Sanity and sobriety are the stuff of realism and rationality, but it’s unrealistic for a human being to be other than human.
Thursday came and went. I’m trying to relearn how to relax and enjoy my life; to eliminate worry and guilt and take off the pressure I usually apply to myself. The dawn came on peachy, for a day that would be sunny but cold, with clouds moving in around two o’clock. I spent the day lazily, writing observations in my Peter Pauper journal, on desultory stuff, mostly personal insights regarding my past addiction. I still think it’s often a trade off when you stay sober: you’re either healthy and alone or addicted with friends. Something about it is like Zarathustra living in his cave, or like Merlin retreating to the crystal cave of his teacher Galapas, having his prophetic visions of the future King of Britain. I think I like Zarathustra better… My book by the Free Press arrived in the afternoon, a survey of 18th Century philosophy, which means the Age of the Enlightenment, mostly. It seems that any philosopher is a materialist or an idealist, or some combination of both. Idealism is hard to prove, yet many people accept it without question or examination. We don’t wonder how a spiritual dimension is possible, but make a logical jump to faith in its existence: or rather it’s very illogical and absurd. We arrive at it by feeling or intuition, more like Merlin than Zarathustra, and much less like Socrates and a whole tradition of his kind.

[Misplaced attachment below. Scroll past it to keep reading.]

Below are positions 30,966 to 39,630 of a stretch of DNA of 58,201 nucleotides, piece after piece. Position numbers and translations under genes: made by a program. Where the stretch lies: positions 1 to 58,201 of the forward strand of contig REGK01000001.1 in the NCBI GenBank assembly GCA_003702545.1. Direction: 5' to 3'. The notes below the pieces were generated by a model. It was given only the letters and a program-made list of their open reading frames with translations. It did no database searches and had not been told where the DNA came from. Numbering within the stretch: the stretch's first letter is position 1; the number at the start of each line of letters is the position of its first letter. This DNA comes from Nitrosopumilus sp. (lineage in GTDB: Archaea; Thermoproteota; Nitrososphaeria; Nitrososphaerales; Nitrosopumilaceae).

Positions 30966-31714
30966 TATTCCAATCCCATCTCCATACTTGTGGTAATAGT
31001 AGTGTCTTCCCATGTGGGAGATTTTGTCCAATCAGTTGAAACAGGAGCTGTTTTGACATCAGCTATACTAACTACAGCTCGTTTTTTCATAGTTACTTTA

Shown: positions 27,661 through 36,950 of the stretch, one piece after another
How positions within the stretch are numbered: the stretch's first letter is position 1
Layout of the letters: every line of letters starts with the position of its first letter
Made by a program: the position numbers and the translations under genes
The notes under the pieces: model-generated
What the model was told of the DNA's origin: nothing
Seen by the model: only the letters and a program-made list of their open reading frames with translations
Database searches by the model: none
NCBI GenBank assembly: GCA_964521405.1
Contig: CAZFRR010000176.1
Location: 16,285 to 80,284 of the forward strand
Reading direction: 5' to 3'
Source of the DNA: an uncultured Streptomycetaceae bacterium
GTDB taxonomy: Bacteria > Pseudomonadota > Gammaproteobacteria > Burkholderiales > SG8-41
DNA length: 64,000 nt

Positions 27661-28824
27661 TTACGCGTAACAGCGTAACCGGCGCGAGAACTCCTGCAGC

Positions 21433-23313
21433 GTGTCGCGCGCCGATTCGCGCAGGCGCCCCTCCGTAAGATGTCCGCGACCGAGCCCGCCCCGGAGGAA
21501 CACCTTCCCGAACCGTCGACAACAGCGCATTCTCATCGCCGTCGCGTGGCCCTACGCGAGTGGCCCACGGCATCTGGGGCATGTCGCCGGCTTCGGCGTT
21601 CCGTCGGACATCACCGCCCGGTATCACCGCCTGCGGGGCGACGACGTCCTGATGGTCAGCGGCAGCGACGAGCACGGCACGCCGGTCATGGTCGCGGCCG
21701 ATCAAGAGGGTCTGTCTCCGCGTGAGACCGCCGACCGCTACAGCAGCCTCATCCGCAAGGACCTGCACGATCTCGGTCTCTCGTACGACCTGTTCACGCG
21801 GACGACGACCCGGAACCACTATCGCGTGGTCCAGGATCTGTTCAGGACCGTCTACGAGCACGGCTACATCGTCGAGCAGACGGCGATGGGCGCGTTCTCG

Quarter after one AM.
I wasn’t going for anything exciting or sensational above. Philosophy can be pretty dry and uninteresting. But I’m doing it more for myself than for others. It’s my domain after all.
It’s the beginning of the month, so there’s a lot of juggling of business this week, but luckily enough time to get everything done. I was thinking about Thanksgiving a while ago and what my plans will be for it. Holidays are family times, but I’ve had bitter experiences with my own family, so probably I’ll treat Thanksgiving like an ordinary day. At my age, I permit myself a little license with such traditions. I need to do some research: did the First Thanksgiving really take place, and who wrote it down for posterity? When I think of white relations with Native Americans, I think of trails of tears and so many broken treaties; of passengers on trains shooting buffaloes that Natives depended on; or perhaps of that silly song by Iron Maiden, likely inaccurate, and a mockery of history. The truth is the conquest of the Americas by Columbus and Cortez, forcing the Natives into slave labor and always demanding to see the gold.